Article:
Unit

UNIT 13.11 Use of Flow Cytometric Methods to Quantify Protein-Protein Interactions

  1. Levi L. Blazer1,
  2. David L. Roman4,
  3. Molly R. Muxlow1,
  4. Richard R. Neubig1,2,3

Published Online: 1 JAN 2010

DOI: 10.1002/0471142956.cy1311s51

Current Protocols in Cytometry

Current Protocols in Cytometry

How to Cite

Blazer, L. L., Roman, D. L., Muxlow, M. R. and Neubig, R. R. 2010. Use of Flow Cytometric Methods to Quantify Protein-Protein Interactions. Current Protocols in Cytometry. 51:13.11:13.11.1–13.11.15.

Author Information

  1. 1

    Department of Pharmacology, The University of Michigan Medical School, Ann Arbor, Michigan

  2. 2

    Department of Internal Medicine, The University of Michigan Medical School, Ann Arbor, Michigan

  3. 3

    Center for Chemical Genomics, The University of Michigan Medical School, Ann Arbor, Michigan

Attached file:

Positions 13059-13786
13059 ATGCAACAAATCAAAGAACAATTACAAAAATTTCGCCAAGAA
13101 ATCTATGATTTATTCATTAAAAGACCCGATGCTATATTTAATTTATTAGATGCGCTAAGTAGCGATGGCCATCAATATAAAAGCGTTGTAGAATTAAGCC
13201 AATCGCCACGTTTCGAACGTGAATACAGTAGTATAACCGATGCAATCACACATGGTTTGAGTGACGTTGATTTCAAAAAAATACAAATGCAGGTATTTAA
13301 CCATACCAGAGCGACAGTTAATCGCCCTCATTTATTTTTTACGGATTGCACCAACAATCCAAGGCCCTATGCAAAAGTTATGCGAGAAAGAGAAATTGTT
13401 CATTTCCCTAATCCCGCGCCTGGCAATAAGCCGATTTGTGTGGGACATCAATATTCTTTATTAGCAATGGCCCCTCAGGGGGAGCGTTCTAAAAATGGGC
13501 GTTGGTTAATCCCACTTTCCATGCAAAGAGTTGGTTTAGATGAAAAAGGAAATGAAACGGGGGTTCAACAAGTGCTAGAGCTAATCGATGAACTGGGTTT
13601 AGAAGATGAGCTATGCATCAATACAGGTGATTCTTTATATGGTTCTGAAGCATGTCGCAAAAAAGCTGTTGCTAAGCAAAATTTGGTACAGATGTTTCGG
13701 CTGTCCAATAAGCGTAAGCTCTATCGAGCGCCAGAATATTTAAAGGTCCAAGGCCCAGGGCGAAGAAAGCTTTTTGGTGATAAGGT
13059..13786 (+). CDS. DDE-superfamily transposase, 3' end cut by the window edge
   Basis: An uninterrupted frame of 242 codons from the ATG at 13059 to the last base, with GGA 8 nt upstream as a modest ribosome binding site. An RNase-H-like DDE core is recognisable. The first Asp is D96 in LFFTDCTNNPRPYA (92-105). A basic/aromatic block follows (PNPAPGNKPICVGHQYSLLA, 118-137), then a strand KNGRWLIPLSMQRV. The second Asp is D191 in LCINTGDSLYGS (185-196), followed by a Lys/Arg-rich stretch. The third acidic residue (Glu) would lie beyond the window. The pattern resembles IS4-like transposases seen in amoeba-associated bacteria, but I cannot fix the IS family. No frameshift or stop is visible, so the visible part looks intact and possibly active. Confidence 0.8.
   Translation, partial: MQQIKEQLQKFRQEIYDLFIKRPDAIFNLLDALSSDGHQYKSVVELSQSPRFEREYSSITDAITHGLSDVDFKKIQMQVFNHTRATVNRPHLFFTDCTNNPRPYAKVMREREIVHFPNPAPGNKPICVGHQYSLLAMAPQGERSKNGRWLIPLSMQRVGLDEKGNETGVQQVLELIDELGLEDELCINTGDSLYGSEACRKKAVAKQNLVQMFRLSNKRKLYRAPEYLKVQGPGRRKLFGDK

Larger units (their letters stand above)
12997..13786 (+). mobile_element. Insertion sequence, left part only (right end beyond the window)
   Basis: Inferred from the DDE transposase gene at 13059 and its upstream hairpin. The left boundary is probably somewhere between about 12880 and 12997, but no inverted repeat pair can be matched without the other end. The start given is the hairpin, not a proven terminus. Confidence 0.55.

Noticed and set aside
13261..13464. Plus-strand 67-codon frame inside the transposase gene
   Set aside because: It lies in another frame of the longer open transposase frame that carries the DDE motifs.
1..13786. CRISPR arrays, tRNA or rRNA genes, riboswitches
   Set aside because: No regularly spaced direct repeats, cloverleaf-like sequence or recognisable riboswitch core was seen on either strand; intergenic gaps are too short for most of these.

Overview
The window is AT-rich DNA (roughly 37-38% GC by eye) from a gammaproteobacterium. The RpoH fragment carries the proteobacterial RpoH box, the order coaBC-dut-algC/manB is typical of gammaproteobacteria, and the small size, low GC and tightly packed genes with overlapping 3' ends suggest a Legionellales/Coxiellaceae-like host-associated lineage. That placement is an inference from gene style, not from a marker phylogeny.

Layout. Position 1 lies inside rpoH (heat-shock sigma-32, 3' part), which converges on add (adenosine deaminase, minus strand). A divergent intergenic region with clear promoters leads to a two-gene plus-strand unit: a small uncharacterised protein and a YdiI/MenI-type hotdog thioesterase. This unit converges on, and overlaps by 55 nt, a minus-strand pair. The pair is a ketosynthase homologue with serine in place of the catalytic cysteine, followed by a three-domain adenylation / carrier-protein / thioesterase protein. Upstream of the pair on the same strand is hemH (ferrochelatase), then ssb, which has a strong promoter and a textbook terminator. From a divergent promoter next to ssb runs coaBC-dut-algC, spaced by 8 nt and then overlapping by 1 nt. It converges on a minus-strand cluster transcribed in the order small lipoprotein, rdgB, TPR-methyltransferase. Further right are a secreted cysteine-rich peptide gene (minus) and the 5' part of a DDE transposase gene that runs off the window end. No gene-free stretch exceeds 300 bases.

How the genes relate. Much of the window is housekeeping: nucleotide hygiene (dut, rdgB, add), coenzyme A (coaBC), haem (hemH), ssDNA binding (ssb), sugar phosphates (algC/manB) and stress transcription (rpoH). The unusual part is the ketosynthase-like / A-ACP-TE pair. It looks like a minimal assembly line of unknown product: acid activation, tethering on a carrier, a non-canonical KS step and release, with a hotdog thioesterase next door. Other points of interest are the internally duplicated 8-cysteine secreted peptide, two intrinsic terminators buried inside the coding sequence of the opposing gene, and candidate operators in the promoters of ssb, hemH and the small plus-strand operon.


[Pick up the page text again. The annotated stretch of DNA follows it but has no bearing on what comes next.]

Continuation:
4. 4

    Division of Medicinal and Natural Products Chemistry, The University of Iowa, Iowa City, Iowa

Publication History

  1. Published Online: 1 JAN 2010
  2. Published Print: JAN 2010

Abstract

A method is described for the quantitative analysis of protein-protein interactions using the flow cytometry protein interaction assay (FCPIA). This method is based upon immobilizing protein on a polystyrene bead, incubating these beads with a fluorescently labeled binding partner, and assessing the sample for bead-associated fluorescence in a flow cytometer. This method can be used to calculate protein-protein interaction affinities or to perform competition experiments with unlabeled binding partners or small molecules. Examples described in this protocol highlight the use of this assay in the quantification of the affinity of binding partners of the regulator of G-protein signaling protein, RGS19, in either a saturation or a competition format. An adaptation of this method that is compatible for high-throughput screening is also provided. Curr. Protoc. Cytom. 51:13.11.1-13.11.15. © 2010 by John Wiley & Sons, Inc.

Keywords:

  • RGS;
  • G protein;
  • protein-protein interaction;
  • FCPIA;
  • high-throughput screening;
  • multiplexing